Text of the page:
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Japan Hour

Road Trip On Gakunan-Densha - Part 2

Places visited this week include a park with abundant drinkable spring water, a tea shop which has its own human mascot character and the only shrine in Fuji which has imperial chrysanthemum crests.

Our journey of enquiry and discovery on the Gakunan Electric Train company’s Gakunan Railway Line in Fuji City, Shizuoka Prefecture continues. On the second day, we take a bus from the Yoshiwara Chuo bus station at 9.55am and go to Gakunan-Harada Station, 10 minutes away. We then board the train leaving at 10.30am and head to Hina Station. 

A student we speak to suggests we visit Suwa Shrine, where festivals are frequently held. Near the shrine is a pond called Maruike with drinkable spring water. In summer, kids would often come to this 100% spring water natural pool to play. There is also Yusui Park, the town's oasis with abundant spring water. 

After this, we ride on the 11.35am train to Gakunan-Fujioka Station. We want to have lunch so ask around about restaurants. An elderly resident suggests an eel restaurant called Unagiya, which opened before the Meiji era. We enjoy a delicious meal of eel rice boxes before catching the 1.40pm train to Sudo Station. Here, a local tells us about “Charao”, who can be found at a tea shop called Yamada Seicha. We go to the store and meet this human mascot character who carries a basket of tea leaves on his back. He tells us that in the past, many people could not remember the name of the tea shop. He then decided to be a human mascot to promote the store and the tea brand from Fuji City. In 2013, national department stores held a contest on mascot characters and Charao was selected to represent Fuji. 

Charao is in fact the second-generation owner of the tea place. He and his wife spend about a year growing fresh tea leaves. At the end of April, they start manufacturing the tea. We learn that the tea-producing process depends on the weather. If it gets too cold and there is frost, the leaves could get damaged and die overnight. We get to try some cold brew tea made by his wife.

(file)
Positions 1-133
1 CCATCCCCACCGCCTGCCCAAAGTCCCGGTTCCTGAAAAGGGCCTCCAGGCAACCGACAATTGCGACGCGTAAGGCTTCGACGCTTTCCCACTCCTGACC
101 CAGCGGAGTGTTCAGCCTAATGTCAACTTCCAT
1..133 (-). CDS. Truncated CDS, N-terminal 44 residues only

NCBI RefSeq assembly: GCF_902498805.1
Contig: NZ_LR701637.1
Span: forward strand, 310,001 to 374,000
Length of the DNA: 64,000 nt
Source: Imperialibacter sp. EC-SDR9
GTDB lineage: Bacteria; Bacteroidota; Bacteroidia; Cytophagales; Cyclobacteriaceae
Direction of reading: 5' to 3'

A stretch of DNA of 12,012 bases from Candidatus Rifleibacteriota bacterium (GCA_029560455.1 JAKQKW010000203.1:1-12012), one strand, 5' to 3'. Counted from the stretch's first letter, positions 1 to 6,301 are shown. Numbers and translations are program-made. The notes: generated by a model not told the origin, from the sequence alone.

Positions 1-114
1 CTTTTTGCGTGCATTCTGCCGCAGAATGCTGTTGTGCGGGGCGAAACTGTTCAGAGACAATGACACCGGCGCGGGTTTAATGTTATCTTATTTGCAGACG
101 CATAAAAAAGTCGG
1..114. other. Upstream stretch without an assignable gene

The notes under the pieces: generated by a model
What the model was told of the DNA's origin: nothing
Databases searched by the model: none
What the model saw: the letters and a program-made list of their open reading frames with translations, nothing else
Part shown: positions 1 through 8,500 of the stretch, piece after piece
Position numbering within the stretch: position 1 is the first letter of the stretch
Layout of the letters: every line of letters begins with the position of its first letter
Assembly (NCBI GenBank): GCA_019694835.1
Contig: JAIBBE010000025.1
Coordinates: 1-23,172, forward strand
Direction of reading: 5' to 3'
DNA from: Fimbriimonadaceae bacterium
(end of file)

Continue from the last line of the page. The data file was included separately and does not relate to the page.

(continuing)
After this, we travel on the 2.40pm train and advance to the terminal. Gakunan-Enoo Station. On the train, someone recommends a cafe called Hanamizuki. It is situated in a renovated old house and is known for its curry and homemade desserts. Unfortunately, it is closed during this season. We arrive at the last stop after a 10-minute ride. A lady we speak to tells us about the Iizuna Shrine. 

The shrine is known for its three chrysanthemum crests. Built in the middle of the Edo era, it was related to the imperial family in the Northern and Southern Dynasties. During that time, the shrine made several contributions to the Southern Dynasty and was thus allowed to place the imperial chrysanthemum crest. No other shrines in Fuji City have the chrysanthemum crest.  


1)    Look for human mascot Charao at the Yamada Seicha tea shop near Sudo Station
2)    Iizuna Shrine near Gakunan-Enoo Station is known for its rare chrysanthemum crests 


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